No law specifically says employers are prohibited from discriminating against job applicants who have been out of work for months or even years. The long-term unemployed don’t have protections spelled out in any antidiscrimination laws – or do they?
When jobseekers are part of a protected class that has a disproportionate number of people unemployed, they can begin to wonder if they’re stuck in unemployment because of their race, age, gender, disability, or some other characteristic protected under discrimination laws. The Equal Employment Opportunity Commission (EEOC) has been wondering the same thing.
The issue made headlines at the height of the recession, and the EEOC even held a hearing in February 2011 to explore the problem. Sparking the hearing were complaints that some employers were requiring applicants to be currently employed or recently out of work, effectively shutting out people who had been searching for employment for months. Some employers exclude longtime unemployed candidates because of a belief that their skills have eroded while they’ve been out of work or that they never were strong employees.
Members of the EEOC heard testimony from experts on both sides of the issue, with advocates for the unemployed maintaining that members of minority groups are especially hard hit by hiring policies that exclude the unemployed and business representatives arguing that excluding the unemployed is rare and creating another protected class would be a burden on employers.
Complaints against hiring policies ruling out the unemployed have resulted in legislative action at the state level. New Jersey was the first state to pass a law prohibiting discrimination against the unemployed in 2011, according to data from the National Conference of State Legislatures. Oregon and Washington, D.C., passed laws in 2012 as did California, but the California law was vetoed. Altogether, 22 states have at least considered such measures in the last couple of years.
How tough is it on the unemployed?
Despite laws and EEOC hearings, employers still show signs of shunning unemployed applicants. A survey released in September showed that many of the recruiters surveyed said it’s easier for them to place someone with a criminal conviction (non-felony) in a new job than it is to place someone who has been unemployed for two years.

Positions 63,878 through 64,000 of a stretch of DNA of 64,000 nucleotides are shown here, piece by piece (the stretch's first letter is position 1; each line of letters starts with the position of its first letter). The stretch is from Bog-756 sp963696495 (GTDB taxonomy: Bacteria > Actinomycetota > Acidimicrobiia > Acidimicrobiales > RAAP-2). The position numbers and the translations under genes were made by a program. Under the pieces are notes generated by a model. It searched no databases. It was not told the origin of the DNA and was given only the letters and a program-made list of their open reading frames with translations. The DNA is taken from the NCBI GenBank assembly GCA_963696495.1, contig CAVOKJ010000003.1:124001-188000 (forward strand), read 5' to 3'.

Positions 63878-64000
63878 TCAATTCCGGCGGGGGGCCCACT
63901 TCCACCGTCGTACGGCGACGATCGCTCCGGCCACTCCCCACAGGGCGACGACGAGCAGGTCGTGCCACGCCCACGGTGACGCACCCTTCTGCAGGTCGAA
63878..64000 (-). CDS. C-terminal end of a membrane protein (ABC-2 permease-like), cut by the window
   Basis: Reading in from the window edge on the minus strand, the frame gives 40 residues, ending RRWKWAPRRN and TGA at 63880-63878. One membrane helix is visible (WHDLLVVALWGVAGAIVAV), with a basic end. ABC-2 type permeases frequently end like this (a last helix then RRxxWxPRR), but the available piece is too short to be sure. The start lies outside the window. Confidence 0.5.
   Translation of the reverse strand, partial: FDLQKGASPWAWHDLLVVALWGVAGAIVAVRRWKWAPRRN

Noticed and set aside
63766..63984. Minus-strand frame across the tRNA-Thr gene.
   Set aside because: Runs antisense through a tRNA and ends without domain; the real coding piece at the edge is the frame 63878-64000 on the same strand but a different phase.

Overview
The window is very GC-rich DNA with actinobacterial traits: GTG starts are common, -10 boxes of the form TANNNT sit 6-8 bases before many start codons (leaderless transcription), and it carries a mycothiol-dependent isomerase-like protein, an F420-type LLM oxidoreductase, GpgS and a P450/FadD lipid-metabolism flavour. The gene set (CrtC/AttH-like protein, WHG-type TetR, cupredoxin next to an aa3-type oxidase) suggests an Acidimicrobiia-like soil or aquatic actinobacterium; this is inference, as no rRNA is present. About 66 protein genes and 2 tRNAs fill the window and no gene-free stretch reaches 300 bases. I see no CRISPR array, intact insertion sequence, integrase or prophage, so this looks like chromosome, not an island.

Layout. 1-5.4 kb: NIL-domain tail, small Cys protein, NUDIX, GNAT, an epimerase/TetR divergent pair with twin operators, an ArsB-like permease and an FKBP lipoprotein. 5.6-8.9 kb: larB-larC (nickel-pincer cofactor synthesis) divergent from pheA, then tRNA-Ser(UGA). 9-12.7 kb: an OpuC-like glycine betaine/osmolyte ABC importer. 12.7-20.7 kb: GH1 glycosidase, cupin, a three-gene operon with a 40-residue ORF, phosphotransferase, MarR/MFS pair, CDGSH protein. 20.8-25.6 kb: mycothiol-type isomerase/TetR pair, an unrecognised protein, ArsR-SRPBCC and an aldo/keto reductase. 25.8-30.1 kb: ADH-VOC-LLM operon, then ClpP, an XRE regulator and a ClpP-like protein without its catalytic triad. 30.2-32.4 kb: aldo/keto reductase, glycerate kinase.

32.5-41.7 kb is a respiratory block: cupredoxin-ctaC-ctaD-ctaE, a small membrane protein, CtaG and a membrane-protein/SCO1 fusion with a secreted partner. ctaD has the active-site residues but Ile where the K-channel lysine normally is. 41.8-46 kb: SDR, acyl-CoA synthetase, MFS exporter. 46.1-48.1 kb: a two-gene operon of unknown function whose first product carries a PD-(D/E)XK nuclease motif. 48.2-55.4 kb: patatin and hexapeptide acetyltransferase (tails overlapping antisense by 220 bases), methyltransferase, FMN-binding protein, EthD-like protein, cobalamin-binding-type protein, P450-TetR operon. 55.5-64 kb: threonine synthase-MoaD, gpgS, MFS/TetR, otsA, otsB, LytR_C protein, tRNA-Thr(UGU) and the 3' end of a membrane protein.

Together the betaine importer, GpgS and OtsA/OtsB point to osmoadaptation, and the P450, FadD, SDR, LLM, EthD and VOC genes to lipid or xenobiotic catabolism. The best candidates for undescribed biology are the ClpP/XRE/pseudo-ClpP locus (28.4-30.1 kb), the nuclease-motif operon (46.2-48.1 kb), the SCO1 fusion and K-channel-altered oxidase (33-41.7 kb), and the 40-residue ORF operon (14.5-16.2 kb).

It’s not just long-term unemployment that dampens a job seeker’s chances, though, according to the survey from Bullhorn, a seller of online recruiting software. The survey of 1,500 recruiters and hiring managers showed that job hopping is the biggest obstacle for an unemployed candidate.
Someone with a history of leaving a company in less than a year struck 39 percent of the recruiters as the biggest disadvantage in landing a new job. Not far behind job hopping, though, was being unemployed for more than a year. Thirty-one percent of the recruiters considered that the biggest detriment to the job seeker.
Another study delves into how unemployed job seekers are perceived. Researchers from the University of California Los Angeles (UCLA) and State University of New York-Stony Brook found that out-of-work applicants are met with negative perceptions unrelated to their skill sets or to the reasons they’re unemployed.
“We were surprised to find that, all things being equal, unemployed applicants were viewed as less competent, warm, and hireable than employed individuals,” said lead researcher Geoffrey Ho, who was a doctoral student in human resources and organizational behavior at UCLA when the study was conducted in early 2011. “We were also surprised to see how little the terms of departure mattered. Job candidates who said they voluntarily left a position faced the same stigma as job candidates who said they had been laid off or terminated.”
What to watch out for
Although efforts to make unemployment a protected class have been unsuccessful on the federal level and in most states, employers still face some risk of unemployment being linked to an existing protected class. Therefore employers need to have policies that help them avoid EEOC scrutiny and help them find the best candidates.
Some tips to consider:
- Make sure reasons for rejecting an unemployed candidate are job-related.
- Be aware of perceptions that may paint a false picture. Just being aware of how the unemployed are perceived can lead to a more thoughtful consideration of someone’s qualifications.
- Keep an eye out for more EEOC scrutiny. In its draft strategic plan for fiscal years 2012-2016, the EEOC mentioned economic factors among the external factors that may affect achievement of the plan. It noted that in difficult economic times, layoffs may increase and some employers “may begin enacting policies to save time or money that have an unlawful disparate impact on certain protected groups, e.g. bans on hiring currently or long-term unemployed workers, which may impact racial and ethnic groups with high unemployment.”